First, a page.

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Aiming smaller with infrastructure spending

4 October 2022
From our ‘Thinking outside the box’ series
The aftermath of the COVID-19 pandemic presents a unique opportunity for governments to rethink major infrastructure spending and consider other avenues for investment to build towards a future we want, writes Matthew Beck.

While the NSW Government will continue to build selected large infrastructure projects (which may now take longer to complete), the recent pivot by Infrastructure NSW to recommend the suspension of investment in large scale infrastructure projects in favour of smaller more immediately impactful spending[1] is an eminently sensible course of action given the uncertainty coming out of the pandemic, and the “new normal” still very much in the formative stages of being established.

There is a long history of large infrastructure projects being problematic, given their scope of ambition, complexity, and the generally long lead times to bring such projects to completion. NSW is not immune from those problems, with the recent light rail projects being a prime example of how big infrastructure projects can cause big headaches.

That is not to say that all large infrastructure projects are undesirable. To move a city (or any other system) to a future state that can sustain economic, social, and environmental activity, a degree of uncertainty is inherent in decision making. There does need to be an element of taking a plunge now, to invest in the future that we want for tomorrow and taking the hits that may occur with trying to reach such a vision.

Moreover, building towards the future we want can be a difficult balance for decision makers trapped in the now. Often large infrastructure investment for a long-term benefit can often be distorted for short term gain at the ballot box (commuter car parks and sporting fields aside). The temptation is real and for that reason many have argued that big infrastructure projects should be insulated against the short-term vagaries of political cycles.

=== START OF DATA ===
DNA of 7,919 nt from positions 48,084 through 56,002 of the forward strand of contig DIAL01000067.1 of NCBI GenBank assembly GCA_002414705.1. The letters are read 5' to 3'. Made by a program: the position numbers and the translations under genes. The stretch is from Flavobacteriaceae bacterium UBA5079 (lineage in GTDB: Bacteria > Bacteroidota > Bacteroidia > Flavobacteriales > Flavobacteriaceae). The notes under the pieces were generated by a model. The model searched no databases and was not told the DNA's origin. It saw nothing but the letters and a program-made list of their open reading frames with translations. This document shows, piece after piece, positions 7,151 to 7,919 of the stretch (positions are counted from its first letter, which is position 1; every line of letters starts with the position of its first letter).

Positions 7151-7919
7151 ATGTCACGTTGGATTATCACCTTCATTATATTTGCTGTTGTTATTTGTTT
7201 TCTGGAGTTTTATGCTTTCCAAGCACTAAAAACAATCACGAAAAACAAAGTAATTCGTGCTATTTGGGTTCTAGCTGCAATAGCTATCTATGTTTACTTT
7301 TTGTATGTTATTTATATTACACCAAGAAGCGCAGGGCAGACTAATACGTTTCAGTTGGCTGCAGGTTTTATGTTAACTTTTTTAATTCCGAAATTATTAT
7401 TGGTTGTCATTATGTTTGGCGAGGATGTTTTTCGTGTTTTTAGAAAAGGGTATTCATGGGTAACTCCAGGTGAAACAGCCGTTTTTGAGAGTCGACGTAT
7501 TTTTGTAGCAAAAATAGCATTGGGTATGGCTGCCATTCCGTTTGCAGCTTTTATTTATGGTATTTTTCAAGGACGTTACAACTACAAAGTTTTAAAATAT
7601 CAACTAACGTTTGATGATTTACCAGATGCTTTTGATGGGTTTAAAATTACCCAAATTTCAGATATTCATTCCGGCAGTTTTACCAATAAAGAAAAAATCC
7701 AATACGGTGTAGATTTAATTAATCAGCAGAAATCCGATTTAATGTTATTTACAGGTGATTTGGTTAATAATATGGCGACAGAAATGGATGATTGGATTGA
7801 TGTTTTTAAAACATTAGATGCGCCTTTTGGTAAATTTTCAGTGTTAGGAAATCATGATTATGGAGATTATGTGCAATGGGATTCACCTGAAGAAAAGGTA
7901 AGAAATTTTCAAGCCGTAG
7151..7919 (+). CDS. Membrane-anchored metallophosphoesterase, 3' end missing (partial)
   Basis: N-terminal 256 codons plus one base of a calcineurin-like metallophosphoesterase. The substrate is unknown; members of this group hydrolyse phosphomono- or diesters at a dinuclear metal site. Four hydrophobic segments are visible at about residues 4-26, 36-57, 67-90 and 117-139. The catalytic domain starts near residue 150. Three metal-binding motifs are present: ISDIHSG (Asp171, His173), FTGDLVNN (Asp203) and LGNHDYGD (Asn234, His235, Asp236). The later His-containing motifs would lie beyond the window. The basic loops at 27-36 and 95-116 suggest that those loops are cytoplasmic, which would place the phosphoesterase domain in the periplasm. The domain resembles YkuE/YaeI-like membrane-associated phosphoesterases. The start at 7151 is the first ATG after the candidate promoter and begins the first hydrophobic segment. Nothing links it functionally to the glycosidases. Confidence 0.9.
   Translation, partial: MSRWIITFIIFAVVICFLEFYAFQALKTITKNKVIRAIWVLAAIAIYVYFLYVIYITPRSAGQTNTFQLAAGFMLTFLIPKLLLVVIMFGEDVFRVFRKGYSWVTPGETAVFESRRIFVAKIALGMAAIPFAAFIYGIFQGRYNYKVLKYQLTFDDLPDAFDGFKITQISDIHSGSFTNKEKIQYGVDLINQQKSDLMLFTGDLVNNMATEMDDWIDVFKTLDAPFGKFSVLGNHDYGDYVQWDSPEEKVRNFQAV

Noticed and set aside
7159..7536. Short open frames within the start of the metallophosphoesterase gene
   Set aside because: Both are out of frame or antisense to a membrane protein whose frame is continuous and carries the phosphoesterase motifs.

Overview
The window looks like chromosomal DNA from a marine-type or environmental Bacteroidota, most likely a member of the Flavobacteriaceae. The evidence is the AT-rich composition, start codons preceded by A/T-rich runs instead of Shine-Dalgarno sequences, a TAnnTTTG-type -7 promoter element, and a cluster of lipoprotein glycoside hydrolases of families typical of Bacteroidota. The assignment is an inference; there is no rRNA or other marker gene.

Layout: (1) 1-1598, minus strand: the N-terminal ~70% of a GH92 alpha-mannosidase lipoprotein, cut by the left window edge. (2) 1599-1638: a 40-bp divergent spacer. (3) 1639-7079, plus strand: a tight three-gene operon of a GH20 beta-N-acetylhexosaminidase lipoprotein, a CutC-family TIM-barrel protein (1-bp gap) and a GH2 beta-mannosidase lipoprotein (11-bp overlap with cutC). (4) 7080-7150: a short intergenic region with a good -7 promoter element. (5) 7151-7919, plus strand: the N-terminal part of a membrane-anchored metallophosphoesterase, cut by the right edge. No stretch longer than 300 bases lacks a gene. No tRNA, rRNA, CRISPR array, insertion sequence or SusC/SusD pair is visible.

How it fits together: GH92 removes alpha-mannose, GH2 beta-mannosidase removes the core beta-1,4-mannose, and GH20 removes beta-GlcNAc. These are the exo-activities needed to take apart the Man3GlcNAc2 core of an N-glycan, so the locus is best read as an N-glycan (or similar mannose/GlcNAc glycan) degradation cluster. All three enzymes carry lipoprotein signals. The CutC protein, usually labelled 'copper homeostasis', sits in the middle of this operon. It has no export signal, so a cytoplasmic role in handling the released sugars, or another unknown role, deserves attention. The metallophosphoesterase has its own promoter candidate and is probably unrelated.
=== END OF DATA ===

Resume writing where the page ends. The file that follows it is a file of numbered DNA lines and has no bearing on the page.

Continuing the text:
Nonetheless, even with the best of intentions, futures are notoriously difficult to predict even without the advent of a global pandemic. In a very simple example the impact of autonomous vehicles on transport activity is yet unknown. Will it erode use of public transport given that people will not have to drive themselves? Will it induce more car travel, but will that car travel be more efficient due to gains from autonomy meaning less road space is needed per vehicle[2]? There is uncertainty in the future quantum of road-based revenue as fuel excise is diminished as electric vehicles gain market share[3].

It seems likely that COVID-19 has created a structural break in the economy with regards to where work is completed. Many more people are now happily and productively working from home to a much larger extent than prior to the pandemic. While some future trends are emergent, it is uncertain what this might mean for transport investment. With a lower volume of commuting activity, there may be less need to invest in new public transport infrastructure[4] and motorways. Deferring spending on these expensive projects is eminently sensible while the new future of work is still forming.

Importantly, we have seen that car use has rebounded strongly out of the pandemic as people maintain biosecurity concerns about using public transport, and due to travelling less given they are working from home more, the otherwise more expensive private vehicle (and associated fuel and parking costs) becomes relatively more affordable. The last thing that is needed now is any investment in infrastructure that further embeds the car as the predominant form of transport, given the litany of evidence that shows the ills that doing so continues to have on our urban environments.

With more work being completed in the home, governments are presented with a unique opportunity for revitalisation of suburbia. These locational adjustments of WFH align well with promoting the 15 or 20 minute city, which remains a challenge given a strong radial and CBS focussed strategy in many cities throughout the world. We need to promote “be local and buy local” to help capture the redistributive effect of increased WFH where small business in suburban areas can benefit from increased economic activity that they would otherwise not participate in.